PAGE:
Same as plasma, minus plasma proteins
Where does reabsorption primarily occure
Proximal convoluted tubule
What is more selective, filtration or reabsorption?
How much glucose and aa are reclaimed?
How much urea?
Almost always 100%
What is the threshold value?
Concentration in the plasma must be exceeded before it appears in the urine
Where does secretion mostly occur?
Distal conveluted tubuel
What is micturitiion
How is water lost from the body?
Kidneys, skin (sweat), lungs, GI tract
What are the 2 main fluid compartments?
Intracellular (fluid w/i the cells)
Extracellular (fluid outside of the cells)
What are the 2 divisions of extracellular fluid?
What is the relationship between Na and water reabsorption?
water follows Na that is reabsorbed in the proximal convaluted tubule
How does aldosterone affect Na?
Produced by adrenal cortex, causes kidney tubules (especially distal portion) to increase Na transport thus increases Na reabsorption
How does the atrial natriuretic factor affect Na?
Realesed by atrial myocardial cells. inhibits renin, modifies activity of angiotensin system, which reduces aldosterone, reducing sodium, reducing water retention and reducing bloo pressure
How do juxtamedullary cells affect blood pressure?
They are cells close to glomerular
They decrease blood supply to kidneys where renin is produced which increases tensinogen, angiotensin 1 and 2 which constricts arteriols and increases blood pressure
3 hormones release by kidney
What happens to urine if there is execs water?
What if the boy is dehydrated?
Where does most water reabsorption occur?
Describe the urine as it travels the Loop of Henle
Entering the descending limb - isotonic to plasma
Moving down the descending limb it becomes more concentrated
Moving up the ascending limb begins to loose concentration because chloride is transported out and Na follows, water stays behind
Where does some urea diffuse out?
lower portion of collecting duct
What is the role of the vasa recta?
Maintains the medullary concentration gradient developed by the loop of Henle
T/F the vasa recta carries salts away
F, the salts dilute into an out of the vasa recta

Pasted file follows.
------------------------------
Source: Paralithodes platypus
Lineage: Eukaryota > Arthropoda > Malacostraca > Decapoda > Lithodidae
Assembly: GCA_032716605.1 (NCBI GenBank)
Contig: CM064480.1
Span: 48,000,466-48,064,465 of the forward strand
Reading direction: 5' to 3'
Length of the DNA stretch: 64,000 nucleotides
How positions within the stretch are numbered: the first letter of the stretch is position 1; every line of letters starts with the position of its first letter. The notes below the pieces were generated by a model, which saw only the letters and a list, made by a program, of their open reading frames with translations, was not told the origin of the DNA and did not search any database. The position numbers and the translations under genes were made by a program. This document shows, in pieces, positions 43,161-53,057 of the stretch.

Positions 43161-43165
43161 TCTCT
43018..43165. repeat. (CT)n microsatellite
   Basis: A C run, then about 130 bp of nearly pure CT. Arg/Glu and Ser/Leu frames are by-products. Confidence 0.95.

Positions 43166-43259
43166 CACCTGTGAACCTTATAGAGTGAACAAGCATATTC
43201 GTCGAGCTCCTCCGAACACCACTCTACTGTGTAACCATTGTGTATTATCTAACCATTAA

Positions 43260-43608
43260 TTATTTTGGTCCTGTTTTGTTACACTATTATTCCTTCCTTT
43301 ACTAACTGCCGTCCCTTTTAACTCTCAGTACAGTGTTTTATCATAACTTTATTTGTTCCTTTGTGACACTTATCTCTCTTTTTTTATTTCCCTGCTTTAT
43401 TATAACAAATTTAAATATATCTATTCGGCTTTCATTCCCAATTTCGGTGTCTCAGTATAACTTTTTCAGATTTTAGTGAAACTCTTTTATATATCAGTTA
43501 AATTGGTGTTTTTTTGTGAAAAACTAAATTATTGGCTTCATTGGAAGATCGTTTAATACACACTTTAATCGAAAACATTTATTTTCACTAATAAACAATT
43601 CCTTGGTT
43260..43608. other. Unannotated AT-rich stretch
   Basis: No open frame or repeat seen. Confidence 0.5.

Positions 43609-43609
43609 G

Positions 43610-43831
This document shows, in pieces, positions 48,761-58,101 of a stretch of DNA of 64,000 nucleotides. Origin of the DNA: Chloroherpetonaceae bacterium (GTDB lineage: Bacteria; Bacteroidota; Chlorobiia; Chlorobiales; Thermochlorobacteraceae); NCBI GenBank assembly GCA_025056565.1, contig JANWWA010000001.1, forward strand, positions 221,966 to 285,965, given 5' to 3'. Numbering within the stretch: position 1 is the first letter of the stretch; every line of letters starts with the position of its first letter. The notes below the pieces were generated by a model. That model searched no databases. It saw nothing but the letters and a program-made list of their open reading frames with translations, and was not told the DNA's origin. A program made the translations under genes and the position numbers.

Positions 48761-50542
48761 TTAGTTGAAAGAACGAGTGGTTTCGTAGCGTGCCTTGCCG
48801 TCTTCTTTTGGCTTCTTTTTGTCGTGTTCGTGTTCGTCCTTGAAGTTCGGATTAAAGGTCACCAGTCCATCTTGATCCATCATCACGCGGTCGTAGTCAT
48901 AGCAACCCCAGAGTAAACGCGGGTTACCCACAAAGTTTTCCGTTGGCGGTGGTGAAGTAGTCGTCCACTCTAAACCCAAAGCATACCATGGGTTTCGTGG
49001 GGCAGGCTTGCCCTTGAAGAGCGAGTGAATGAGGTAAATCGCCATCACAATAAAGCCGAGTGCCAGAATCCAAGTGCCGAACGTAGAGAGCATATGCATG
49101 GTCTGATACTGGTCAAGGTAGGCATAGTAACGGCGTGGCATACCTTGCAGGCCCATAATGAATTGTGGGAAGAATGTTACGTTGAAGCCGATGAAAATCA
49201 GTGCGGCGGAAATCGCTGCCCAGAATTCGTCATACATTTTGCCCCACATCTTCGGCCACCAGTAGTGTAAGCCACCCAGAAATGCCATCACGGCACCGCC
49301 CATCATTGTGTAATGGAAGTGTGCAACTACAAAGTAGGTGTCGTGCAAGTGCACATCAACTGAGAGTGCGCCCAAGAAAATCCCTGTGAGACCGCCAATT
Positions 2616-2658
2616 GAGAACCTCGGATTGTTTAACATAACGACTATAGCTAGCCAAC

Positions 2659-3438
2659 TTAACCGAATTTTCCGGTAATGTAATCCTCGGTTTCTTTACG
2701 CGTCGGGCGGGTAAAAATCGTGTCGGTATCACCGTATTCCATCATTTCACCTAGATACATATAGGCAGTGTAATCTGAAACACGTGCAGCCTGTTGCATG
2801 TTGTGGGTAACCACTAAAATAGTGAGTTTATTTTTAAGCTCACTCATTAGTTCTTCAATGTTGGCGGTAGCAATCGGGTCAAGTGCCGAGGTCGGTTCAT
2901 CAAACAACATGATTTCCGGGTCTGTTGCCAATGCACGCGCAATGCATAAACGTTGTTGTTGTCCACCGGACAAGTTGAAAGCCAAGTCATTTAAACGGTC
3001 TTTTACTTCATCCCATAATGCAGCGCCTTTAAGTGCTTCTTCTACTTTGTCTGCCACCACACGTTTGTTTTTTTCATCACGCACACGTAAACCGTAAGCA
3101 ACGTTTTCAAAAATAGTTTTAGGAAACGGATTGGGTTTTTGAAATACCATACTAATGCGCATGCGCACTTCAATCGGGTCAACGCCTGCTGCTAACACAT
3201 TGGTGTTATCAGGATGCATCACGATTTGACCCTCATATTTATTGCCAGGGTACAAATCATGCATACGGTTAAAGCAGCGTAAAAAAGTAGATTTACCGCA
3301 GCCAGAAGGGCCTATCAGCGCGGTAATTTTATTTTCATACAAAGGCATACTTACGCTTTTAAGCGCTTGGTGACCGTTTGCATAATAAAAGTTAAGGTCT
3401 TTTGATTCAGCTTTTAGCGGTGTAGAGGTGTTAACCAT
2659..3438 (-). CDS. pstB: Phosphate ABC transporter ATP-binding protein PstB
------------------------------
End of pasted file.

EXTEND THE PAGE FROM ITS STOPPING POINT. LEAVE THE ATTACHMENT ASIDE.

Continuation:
What does ADH control?
The amount of water reabsorbed from collecting ducts
What releases ADH
Does ADH cause urine to be more concentrated or diluted?
80% of the total water reabosorption occurs in the _____. The ______ system is responsible for the remaining amount
proximal convoluted tubules
The transport of ___ and ___ from the ascending loop creates an osmotic gradient in the ___. This gradient is enhanced by the reabsorption of ___ in the collecting ducts.
chloride and sodium
The ___ maintains the concentration gradient established by removing the water reabsorbed from the ___.
What regulates the permeability of the collecting duct?
What type of urine is produced when the tubule is permeable?
What if the tubule is not permeable?
hypertonic to plasma
hypotonic to plasma, copious amounts
What do electrolytes affect?
water movement, pH, enzyme activity and osmotic pressure
How does chloride affect osmotic pressure?
Indirectly, it is regulated by aldostorone and attracted to Na
What is the most abundant cation in ICF?
What regulates calcium and phosphate?
What increases magnesium excretion?
Increase levels of aldostorone
what is respiratory alkalosis?
pH leads to hyperventalation
What is metabolic alkalosis?
Increase in pH an bicarbonate levels
What is alkalosis?
pH in arteriole blood is greater than 7.45
What is aciosis
When pH is 7.0-7.35
What does respiratory acidosis lead to?
What does metabolic acidosis do?
decrease in pH brings bicarbonate levels down
What are the 3 major chemical buffers?
What is diabetes insipidus?
ADH is absent or low, little to no water is reabsorbe
What is glomerulonephritis?
Inflammation of glomeruli. Inflammatory response leads to blockage of many nephrons
What are kidney stones?
crystals formed in renal pelvis, may pass down ureter to bladder and cause pain and/or block urine
What is cystitis?
Inflammation of bladder
What happens in dialysis?
blood is passed through a tube which allows the movement of urea and other small molecules out but blocks proteins and blood cells. Tube runs through a bath which contains the proper concentration of glucose and vitamins
What happens with age?
decrease in GFR
renal blood flow decreases
decrease in concentration of urine in tubules
increased volumes of urine and frequency of urination
What is edema
accumulation of fluid in interstitial space, leading to swelling
What is thirst promoted by?
decrease in saliva
decrease in plasma osmolaity
increase in plasma volume